The turbulent selloff that marked the start of the year for U.S. stocks may be over, but the market will still end 2016 with a whimper, posting just a modest gain, according to strategists polled by Reuters.
Even as the U.S. economy improves, concern over weak earnings, rising U.S. interest rates and a global slowdown will hold equities back, the poll found.
Many respondents favored economically sensitive shares such as those in technology and energy, which was 2015's worst-performing sector, over more defensive names.
The benchmark S&P 500 is expected to end 2016 at 2,100, up 2 percent from Thursday's close and 3 percent above the 2,043.94 it ended last year, according to the median forecast of 42 strategists polled by Reuters.
Participants are slightly less pessimistic than they were following a sharp market retreat last September.
But forecasts for the current year are down from a December poll of Reuters, when strategists predicted the benchmark index to finish 2016 at 2,207.
"We've come a long way back from the depths of despair six or seven weeks ago," said Leo Grohowski, chief investment officer of BNY Mellon Wealth Management in New York.
"We think between now and the end of the year, the market grinds higher, but it's not going to be without an uptick in volatility."
He and other strategists cited continued earnings weakness as remaining one of the biggest worries for investors.
"Even in a gently rising rate environment, we can't expect much in the way of (price-to-earnings) market expansion," said Grohowski, who expects the S&P 500 to end the year at 2,150.
Analysts forecast another U.S. earnings drop in the first quarter, and see just 2 percent profit growth for S&P 500 companies for all of 2016, according to Thomson Reuters data.
That's made stocks seem less than cheap. The forward 12-month ratio of price to earnings for the S&P 500 is 16.9, above the long-term average PE of 14.7, the data shows.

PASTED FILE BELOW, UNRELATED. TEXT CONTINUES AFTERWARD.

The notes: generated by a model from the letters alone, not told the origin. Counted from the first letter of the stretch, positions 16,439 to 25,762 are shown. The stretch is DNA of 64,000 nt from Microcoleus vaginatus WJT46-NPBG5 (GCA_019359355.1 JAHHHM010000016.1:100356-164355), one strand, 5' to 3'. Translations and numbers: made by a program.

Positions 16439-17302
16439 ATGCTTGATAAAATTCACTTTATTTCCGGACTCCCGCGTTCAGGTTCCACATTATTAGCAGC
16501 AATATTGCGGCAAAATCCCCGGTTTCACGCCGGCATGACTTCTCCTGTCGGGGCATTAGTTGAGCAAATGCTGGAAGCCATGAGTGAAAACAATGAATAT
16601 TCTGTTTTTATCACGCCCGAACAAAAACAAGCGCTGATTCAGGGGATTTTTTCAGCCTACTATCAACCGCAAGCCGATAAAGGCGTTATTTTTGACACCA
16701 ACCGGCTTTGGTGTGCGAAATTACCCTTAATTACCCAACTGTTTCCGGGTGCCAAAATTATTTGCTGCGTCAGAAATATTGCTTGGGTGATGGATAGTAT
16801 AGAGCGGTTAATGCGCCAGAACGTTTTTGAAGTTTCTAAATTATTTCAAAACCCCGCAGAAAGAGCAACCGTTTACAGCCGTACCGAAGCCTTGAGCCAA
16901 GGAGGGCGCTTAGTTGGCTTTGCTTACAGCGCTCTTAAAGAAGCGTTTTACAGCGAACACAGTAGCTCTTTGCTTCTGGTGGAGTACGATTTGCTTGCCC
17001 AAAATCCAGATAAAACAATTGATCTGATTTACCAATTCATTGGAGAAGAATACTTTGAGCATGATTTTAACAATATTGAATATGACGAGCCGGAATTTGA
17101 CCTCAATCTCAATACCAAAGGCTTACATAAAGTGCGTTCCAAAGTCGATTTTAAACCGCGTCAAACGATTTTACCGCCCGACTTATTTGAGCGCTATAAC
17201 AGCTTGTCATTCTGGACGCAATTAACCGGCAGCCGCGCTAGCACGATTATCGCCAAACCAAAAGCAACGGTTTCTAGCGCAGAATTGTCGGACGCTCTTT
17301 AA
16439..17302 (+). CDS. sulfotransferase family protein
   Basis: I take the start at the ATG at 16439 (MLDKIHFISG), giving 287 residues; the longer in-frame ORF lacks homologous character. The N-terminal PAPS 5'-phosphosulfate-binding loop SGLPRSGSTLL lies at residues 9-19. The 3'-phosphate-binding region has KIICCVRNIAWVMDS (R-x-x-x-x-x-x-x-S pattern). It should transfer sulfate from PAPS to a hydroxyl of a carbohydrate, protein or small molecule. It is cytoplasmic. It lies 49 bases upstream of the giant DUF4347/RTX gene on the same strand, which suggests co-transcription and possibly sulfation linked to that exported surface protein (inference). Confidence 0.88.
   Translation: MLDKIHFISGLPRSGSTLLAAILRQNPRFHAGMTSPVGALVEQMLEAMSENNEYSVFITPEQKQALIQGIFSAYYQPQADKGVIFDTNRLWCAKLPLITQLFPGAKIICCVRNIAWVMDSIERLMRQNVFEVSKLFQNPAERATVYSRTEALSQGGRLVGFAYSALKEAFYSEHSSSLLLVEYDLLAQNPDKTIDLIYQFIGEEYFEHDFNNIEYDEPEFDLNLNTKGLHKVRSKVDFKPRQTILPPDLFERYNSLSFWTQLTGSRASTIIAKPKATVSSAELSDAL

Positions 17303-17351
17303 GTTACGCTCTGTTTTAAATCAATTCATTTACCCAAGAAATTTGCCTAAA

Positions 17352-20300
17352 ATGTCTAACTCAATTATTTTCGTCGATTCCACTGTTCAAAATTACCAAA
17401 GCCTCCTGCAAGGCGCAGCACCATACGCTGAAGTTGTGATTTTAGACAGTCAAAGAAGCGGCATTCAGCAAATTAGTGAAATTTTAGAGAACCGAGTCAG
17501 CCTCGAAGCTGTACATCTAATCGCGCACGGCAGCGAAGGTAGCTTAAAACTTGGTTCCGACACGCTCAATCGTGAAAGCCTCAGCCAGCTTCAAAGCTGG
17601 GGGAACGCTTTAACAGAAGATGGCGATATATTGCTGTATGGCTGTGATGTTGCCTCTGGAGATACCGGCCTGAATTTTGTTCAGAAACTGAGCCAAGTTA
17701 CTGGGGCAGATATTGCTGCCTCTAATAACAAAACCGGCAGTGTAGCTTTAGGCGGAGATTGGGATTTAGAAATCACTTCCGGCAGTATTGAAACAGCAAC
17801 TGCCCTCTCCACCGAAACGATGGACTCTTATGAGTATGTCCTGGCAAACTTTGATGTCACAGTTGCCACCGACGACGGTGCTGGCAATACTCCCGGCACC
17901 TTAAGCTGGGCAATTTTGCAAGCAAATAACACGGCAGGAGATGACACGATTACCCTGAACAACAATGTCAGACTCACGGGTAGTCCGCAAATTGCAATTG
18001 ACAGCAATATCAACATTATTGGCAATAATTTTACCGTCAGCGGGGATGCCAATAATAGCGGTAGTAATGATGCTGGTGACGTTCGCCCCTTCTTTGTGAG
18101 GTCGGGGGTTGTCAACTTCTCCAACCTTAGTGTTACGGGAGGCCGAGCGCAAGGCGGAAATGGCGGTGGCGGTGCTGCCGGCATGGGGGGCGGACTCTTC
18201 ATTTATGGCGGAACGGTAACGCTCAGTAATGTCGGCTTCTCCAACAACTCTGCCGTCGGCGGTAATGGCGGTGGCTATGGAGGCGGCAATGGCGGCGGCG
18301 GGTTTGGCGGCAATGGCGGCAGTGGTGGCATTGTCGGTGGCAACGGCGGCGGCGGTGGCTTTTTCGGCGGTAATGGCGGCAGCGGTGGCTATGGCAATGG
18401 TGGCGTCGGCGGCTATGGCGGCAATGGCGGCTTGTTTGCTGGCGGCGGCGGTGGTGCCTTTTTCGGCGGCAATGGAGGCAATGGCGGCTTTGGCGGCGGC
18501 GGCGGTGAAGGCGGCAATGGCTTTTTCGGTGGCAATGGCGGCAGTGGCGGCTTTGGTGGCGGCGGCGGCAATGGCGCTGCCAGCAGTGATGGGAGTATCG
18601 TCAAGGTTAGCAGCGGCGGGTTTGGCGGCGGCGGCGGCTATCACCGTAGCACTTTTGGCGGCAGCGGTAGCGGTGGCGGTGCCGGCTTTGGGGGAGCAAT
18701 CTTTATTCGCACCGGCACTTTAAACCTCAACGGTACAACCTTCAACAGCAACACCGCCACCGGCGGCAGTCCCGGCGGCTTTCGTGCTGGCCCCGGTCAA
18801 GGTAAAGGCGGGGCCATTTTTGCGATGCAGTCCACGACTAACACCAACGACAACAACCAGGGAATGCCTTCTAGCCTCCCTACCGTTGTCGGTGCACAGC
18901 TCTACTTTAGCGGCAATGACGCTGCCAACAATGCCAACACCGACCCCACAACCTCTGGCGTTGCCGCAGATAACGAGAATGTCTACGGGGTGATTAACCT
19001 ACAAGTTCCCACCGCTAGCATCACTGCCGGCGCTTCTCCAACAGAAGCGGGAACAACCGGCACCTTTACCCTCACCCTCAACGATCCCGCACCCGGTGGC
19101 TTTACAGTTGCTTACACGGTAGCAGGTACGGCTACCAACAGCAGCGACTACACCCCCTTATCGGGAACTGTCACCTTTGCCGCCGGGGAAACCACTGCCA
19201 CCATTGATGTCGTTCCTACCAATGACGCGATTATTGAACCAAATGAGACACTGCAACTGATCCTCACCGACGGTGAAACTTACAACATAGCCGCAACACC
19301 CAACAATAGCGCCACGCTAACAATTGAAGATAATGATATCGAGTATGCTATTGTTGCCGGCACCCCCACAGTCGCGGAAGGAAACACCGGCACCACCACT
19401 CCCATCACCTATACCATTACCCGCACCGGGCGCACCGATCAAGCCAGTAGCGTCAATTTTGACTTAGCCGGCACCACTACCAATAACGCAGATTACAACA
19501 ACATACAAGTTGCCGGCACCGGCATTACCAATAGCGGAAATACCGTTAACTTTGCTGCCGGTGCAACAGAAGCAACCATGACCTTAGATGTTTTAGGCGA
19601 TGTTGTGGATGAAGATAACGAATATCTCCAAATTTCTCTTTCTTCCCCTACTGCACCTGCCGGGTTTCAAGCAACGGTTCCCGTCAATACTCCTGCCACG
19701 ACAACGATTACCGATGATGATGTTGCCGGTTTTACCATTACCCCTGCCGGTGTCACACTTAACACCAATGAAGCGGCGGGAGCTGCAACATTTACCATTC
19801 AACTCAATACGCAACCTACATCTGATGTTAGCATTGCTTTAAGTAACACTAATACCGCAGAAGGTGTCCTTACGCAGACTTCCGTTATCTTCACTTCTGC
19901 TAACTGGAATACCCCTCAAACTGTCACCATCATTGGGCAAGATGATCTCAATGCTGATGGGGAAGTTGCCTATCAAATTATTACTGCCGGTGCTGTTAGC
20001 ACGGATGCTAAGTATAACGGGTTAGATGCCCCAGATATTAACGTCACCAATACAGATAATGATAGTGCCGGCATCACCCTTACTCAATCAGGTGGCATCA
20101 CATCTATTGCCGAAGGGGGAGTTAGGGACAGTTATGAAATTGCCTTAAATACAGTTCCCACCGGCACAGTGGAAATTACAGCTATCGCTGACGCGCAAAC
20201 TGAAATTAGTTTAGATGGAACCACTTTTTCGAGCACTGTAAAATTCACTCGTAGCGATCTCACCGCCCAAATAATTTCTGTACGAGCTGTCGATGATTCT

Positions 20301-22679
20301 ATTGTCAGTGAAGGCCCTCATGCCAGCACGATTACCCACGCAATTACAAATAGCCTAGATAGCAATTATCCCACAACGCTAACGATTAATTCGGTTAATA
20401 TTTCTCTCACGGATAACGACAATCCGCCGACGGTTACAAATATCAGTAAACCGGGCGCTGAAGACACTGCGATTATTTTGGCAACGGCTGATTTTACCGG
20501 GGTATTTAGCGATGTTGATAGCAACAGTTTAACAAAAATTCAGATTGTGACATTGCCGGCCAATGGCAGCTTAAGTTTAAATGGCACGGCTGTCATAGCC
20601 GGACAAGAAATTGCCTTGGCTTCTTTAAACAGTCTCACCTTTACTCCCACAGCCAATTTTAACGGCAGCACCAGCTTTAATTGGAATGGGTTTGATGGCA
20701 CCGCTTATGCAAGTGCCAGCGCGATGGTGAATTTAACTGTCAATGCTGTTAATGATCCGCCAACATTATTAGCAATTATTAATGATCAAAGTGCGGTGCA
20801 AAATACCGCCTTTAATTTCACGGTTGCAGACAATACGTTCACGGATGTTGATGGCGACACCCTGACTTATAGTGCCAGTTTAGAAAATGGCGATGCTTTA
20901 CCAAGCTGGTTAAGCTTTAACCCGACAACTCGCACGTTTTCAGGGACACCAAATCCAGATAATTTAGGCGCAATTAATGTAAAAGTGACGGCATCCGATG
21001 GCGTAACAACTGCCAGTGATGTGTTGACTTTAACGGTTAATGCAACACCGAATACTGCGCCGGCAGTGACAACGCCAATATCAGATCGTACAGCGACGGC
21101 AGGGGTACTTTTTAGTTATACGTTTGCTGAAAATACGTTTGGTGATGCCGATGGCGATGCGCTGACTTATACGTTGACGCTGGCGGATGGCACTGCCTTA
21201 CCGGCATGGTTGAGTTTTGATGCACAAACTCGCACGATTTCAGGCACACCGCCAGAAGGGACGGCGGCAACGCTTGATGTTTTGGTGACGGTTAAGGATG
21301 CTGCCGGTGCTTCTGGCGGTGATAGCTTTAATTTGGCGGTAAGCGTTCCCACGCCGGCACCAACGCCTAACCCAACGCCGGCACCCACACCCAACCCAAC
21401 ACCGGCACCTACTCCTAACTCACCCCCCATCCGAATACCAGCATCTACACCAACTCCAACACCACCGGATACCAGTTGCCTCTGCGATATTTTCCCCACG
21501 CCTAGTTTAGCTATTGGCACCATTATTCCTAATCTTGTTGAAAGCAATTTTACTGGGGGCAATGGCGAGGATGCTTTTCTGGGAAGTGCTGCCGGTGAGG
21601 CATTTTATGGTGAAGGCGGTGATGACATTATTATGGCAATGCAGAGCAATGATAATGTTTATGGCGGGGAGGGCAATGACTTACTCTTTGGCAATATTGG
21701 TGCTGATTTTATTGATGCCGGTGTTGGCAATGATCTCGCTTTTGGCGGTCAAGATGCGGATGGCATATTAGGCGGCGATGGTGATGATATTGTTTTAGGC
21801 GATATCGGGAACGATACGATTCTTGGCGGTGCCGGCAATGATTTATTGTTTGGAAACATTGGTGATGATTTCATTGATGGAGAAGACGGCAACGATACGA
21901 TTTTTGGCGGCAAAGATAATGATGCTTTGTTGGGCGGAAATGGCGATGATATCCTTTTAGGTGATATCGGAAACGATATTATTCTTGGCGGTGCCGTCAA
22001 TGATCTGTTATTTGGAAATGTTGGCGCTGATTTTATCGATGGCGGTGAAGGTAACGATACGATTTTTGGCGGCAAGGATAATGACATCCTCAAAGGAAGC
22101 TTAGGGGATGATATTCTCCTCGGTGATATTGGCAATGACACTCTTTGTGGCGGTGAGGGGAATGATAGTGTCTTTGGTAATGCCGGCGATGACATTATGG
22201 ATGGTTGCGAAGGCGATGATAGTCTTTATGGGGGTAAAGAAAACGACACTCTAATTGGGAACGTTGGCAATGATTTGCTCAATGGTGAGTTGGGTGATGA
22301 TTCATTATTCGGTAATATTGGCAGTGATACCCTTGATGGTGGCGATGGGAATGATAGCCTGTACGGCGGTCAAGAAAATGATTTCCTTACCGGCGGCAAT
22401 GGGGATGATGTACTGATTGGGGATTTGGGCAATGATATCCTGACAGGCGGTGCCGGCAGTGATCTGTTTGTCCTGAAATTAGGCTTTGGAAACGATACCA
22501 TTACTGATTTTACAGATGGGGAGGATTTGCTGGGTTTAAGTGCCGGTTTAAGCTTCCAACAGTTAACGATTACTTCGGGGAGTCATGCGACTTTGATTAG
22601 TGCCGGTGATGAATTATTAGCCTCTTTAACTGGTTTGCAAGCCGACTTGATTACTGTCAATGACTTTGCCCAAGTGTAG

The Federal Reserve has held rates steady so far this year after a small hike in December, though a majority of Wall Street's top banks expect the central bank to raise rates two more times by the end of the year.
Wall Street's key concern has been that the Fed will raise rates at a quicker clip than investors are expecting.
Other worries for U.S. stock investors cited in the poll include the potential for global acts of terrorism, an impending U.S. presidential election and a strong dollar, which is a negative for multinational companies.
Concern over the dollar "is a fear that's going to linger for a while, and it's only going to be dispelled by hard data proving it is not serving as a huge drag on economic growth or earnings gains," said Brian Jacobsen, chief portfolio strategist at Wells Fargo Asset Management.
Jacobsen has a year-end target on the S&P 500 of 2,150.
Still, Jacobsen was among poll participants who is adding to energy and technology investments, and recommending against more defensive sectors like utilities and telecommunications.
The Dow Jones industrial average is forecast to rise to 18,050 by the end of 2016, about 2 percent higher than Thursday's close and up nearly 4 percent from 2015's close.
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